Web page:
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Literature Review Reveals Wide Variability in SMA Costs


March 22, 2021

Illness costs resulting from spinal muscular atrophy (SMA) vary widely across disease phenotypes and geographical settings, according to a systematic literature review published online ahead of print in the journal Applied Health Economics and Health Policy. 

“There are several phenotypes of SMA,” researchers explained, “from SMA type I (Werdnig–Hoffmann disease) to SMA type IV (adult-onset SMA), with stark differences in onset and severity.”  

SMA type I tends to be most severe, with death or permanent ventilation support needed within 12 months or less, according to the study. SMA types III or IV, on the other hand, typically does not affect lifespan but can impair functional ability, such as walking. 

The systematic review included 14 studies from eight countries: Australia, France, Germany, Italy, Spain, Sweden, the United Kingdom, and the United States. Studies reported on direct medical, direct nonmedical, and indirect costs associated with any SMA phenotype. Researchers converted all cost findings to 2018 US dollars.  

The findings revealed considerable variability between studies. For instance, average per-patient annual direct medical cost of illness estimates ranged between $3320 for SMA type III in Italy to $324,410 for SMA type I in the United States, according to the review.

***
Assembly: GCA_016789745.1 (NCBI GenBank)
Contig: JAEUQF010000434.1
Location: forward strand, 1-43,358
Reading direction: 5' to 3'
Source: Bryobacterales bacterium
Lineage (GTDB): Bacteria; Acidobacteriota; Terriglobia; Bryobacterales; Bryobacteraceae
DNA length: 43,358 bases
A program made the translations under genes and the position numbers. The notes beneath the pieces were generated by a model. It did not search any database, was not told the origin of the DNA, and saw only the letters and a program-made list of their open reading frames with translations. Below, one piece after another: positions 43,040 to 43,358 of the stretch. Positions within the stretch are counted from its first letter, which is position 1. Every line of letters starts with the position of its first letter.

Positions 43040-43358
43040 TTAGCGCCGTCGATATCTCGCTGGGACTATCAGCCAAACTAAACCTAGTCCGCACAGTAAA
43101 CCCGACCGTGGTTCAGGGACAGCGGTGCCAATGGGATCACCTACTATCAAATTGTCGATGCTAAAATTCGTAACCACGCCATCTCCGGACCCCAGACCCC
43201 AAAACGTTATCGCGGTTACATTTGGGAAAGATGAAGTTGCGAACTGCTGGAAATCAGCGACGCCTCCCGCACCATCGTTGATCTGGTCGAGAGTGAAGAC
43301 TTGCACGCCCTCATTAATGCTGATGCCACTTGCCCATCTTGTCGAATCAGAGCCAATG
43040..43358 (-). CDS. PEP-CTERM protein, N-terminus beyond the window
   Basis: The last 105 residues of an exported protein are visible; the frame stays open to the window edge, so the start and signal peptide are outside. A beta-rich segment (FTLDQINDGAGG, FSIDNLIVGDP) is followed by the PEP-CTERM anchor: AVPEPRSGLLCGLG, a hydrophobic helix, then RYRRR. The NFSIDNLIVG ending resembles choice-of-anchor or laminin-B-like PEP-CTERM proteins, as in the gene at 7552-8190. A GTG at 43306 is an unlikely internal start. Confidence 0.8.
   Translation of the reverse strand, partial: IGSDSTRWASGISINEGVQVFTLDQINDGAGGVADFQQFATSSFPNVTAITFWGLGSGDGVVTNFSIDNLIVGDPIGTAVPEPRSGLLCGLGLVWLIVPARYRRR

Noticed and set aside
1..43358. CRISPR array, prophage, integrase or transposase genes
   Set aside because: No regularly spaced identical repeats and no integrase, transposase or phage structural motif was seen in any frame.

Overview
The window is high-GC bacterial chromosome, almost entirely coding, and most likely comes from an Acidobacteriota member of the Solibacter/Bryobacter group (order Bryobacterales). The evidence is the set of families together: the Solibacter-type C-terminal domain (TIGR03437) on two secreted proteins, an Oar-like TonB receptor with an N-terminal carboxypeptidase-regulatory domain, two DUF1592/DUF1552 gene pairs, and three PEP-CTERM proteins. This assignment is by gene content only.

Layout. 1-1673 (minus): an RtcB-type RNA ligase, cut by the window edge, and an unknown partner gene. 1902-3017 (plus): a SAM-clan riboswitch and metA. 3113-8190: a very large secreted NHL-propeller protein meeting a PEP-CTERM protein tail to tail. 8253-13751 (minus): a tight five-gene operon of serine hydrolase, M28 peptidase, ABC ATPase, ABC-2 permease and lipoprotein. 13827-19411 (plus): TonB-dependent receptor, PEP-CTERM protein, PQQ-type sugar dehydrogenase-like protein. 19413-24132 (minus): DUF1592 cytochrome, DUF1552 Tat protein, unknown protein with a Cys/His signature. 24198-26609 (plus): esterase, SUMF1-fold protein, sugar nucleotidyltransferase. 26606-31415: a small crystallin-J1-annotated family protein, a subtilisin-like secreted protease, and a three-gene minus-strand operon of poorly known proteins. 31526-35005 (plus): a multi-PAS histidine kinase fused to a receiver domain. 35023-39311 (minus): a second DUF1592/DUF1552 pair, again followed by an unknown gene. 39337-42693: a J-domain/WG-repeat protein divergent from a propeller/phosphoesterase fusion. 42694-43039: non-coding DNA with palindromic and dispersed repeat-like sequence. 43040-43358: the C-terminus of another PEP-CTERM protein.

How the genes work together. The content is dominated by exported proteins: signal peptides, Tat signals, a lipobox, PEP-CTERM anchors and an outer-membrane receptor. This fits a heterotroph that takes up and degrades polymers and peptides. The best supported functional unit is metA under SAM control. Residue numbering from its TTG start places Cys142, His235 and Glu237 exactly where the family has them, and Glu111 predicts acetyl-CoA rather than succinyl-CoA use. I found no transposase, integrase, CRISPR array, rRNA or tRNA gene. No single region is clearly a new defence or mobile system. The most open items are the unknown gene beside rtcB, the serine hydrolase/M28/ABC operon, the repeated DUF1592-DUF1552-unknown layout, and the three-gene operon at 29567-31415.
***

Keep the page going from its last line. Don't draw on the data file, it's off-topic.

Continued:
Average per-patient annual direct nonmedical cost estimates ranged between $25,880 for SMA types I through III in Spain to $136,800 for SMA type I in Sweden. Finally, average per-patient annual indirect cost estimates spanned $9440 for SMA type I in Germany through $74,910 for SMA type II in Australia.  

The wide variability reflects, in part, differences in the various studies, noted researchers. They pointed out that while one investigation categorized inpatient care, outpatient care, emergency care, prescription and over-the-counter medications, medical devices and aids, and copayments as direct medical costs, another limited direct medical costs solely to inpatient, outpatient, and emergency care. 

“For these reasons, cost estimates are typically not directly comparable between studies, in particular if conducted in different geographical settings,” researchers advised. “That being said, the range in direct medical costs identified as part of this review was still somewhat surprising.” 

Nevertheless, the results are relevant in light of emerging SMA treatments, researchers advised, and communicate “the substantial unmet medical need in this patient population.”

Jolynn Tumolo

Reference:

Landfeldt E, Pechmann A, McMillan HJ, Lochmüller H, Sejersen T. Costs of Illness of Spinal Muscular Atrophy: A Systematic Review [published online ahead of print, 2021 Feb 12]. Appl Health Econ Health Policy. 2021;10.1007/s40258-020-00624-2. doi:10.1007/s40258-020-00624-2

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